US$1bn floating solar farm proposed
Ivan Zhakata and Tsitsi Tasaranarwo
CHINA Energy Engineering Group has tabled a proposal to build a 1 000 megawatt floating solar farm on Lake Kariba at an estimated cost of nearly US$1 billion.
Upon approval and implementation, the project will significantly boost Zimbabwe’s power generation capacity and help end prolonged loadshedding cycles, which domestic and industrial consumers have been enduring in the past couple of months .
According to an official report prepared by China Energy for the Zimbabwe Electricity Supply Authority (Zesa) and potential private equity funders, more than 1,8 million photovoltaic panels installed over 146 modular floating units will be used for the project on Lake Kariba if it goes ahead.
The civil engineering works would cost US$186 million and the installation US$801 million according to China Energy.
ZESA Holdings’ general manager Stakeholder Relations, Communications and Welfare ,Dr George Manyaya, said: “We will issue a statement after all consultations on the way forward.”
On his Twitter handle, Deputy Chief Secretary to the President and Cabinet Mr George Charamba posted: “As they tout their alleged US$4bn to the fogos and their illegal sanctions, China is making the weather!!!”.
Zimbabwe has been making huge strides in reducing loadshedding through various power projects across the country which are expected to add power to the national grid.
The Government crafted the national renewable energy policy strategy to achieve and install a renewable capacity of 1 100MW or 16,5 percent of total electricity by 2025.
By 2030, the target is that the installed renewable energy capacity should be 2 100MW or 26,5 percent of the overall electricity supply.
To achieve the objective of powering the economy towards upper middle income by 2030, Government undertook to upgrade, rehabilitate and maintain its existing power generation infrastructure with priority being given to the development of new generation capacity through fast-tracking ongoing projects and opening new energy sources, which take cognisance of a diversified energy mix.
China Energy has successfully installed floating panels on China’s Dingzhuang River and in Thailand.
Interest in such installations, which avoid competition for land and have the potential to reduce evaporation from reservoirs, has increased in recent years, according to the International Energy Agency.
The Kariba report was prepared for Zimbabwe Power Company, China Development Fund Trust Limited, Energy China Limited and the Intensive Energy Users Group which comprises mining companies and other big electricity consumers.
It envisions mining operations eventually tapping power from the project, which will help the country reduce its carbon emissions.
The report states that the project’s work scope entails the design, acquisition, building and commissioning of a 1 000MW AC floating solar farm and 330kV/33kV booster station. Additionally, a transmission connection from the booster station to a Kariba sub-station would be part of it.
Zimbabwe last week started generating power from the first of its two new China-funded 300MW coal-fired plants at Hwange, but plans to shift to renewable energy sources for its long-term electricity supply.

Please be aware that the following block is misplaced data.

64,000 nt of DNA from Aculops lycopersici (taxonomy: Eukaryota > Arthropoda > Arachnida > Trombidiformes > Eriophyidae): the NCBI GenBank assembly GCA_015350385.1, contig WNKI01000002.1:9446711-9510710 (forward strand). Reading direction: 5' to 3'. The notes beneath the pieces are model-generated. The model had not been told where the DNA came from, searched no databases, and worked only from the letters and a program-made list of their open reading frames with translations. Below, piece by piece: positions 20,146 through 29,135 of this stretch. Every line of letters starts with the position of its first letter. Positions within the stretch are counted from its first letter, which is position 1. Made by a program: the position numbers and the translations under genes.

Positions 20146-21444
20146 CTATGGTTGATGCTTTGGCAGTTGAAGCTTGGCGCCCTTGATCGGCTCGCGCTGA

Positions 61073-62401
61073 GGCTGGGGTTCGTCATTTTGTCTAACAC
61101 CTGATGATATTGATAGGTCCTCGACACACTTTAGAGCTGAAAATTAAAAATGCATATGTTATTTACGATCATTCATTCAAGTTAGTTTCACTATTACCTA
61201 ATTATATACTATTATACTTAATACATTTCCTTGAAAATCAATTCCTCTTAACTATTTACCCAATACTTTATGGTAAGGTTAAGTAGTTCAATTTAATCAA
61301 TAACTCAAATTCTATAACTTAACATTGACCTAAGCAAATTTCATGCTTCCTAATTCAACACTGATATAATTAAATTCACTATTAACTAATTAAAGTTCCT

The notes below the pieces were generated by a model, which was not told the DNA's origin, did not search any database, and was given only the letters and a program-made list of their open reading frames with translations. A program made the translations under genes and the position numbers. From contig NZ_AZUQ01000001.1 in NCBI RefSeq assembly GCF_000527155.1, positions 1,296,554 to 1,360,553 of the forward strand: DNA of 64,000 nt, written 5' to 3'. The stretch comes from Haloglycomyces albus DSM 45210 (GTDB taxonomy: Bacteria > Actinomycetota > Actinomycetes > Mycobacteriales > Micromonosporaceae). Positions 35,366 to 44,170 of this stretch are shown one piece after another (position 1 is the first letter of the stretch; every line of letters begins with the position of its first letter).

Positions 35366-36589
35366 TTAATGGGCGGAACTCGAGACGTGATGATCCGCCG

There has been an overwhelming interest in solar energy investments that will help ease the current power shortages after Government guaranteed investors of power purchase agreements that will see more than 1 000MW onto the national grid.
This comes as the Second Republic under President Mnangagwa is stepping up efforts to end current power challenges through the adoption of a cocktail of measures which mainly hinge on increasing local power development that is expected to ensure the country achieves its national goals as envisaged by Vision 2030 anchored by National Development Strategy 1 (NDS1).
Independent solar investors are at different stages in their investment processes. Some have agreements negotiated with ZETDC, which Government is now extending with Government guarantees.
Under the deal, Government guarantees the economic tariff to qualifying independent solar investors that would have passed the screening process.
That process involved applying for the Zimbabwe Energy Regulatory
Authority (ZERA) licencing, negotiating a production agreement and submitting proof of funding.
Successful investors then signed the Government implementation agreement process, and the investor was ready to invest.
Independent producers are expected to put in US$1 billion for the first 1 000MW, a huge investment that requires the general deal with the Government to minimise risk.
Last December, the Government unveiled incentives meant to help bring 1 100MW solar projects on stream by year 2025.
Citizens interviewed yesterday in Harare’s central business district welcomed the continued efforts by the Government to improve power supplies saying it would bring greater convenience.
“We are happy that the Government is taking steps to address power challenges. We have been enduring long hours of loadshedding and we hope this will be addressed soon,” said Mrs Miriam Mashavave.
Mr Stephen Muzokomba said inconsistent power supply had affected his small business and was hoping the power deficit would be bridged soon.
“I rear chickens and have stopped slaughtering for the market for fear of incurring losses. I now sell live birds only and this costs me more in feeds. Once we get guaranteed power supplies, we will resume slaughtering in large numbers because keeping live birds brings more costs and reduces profit margins,” he said.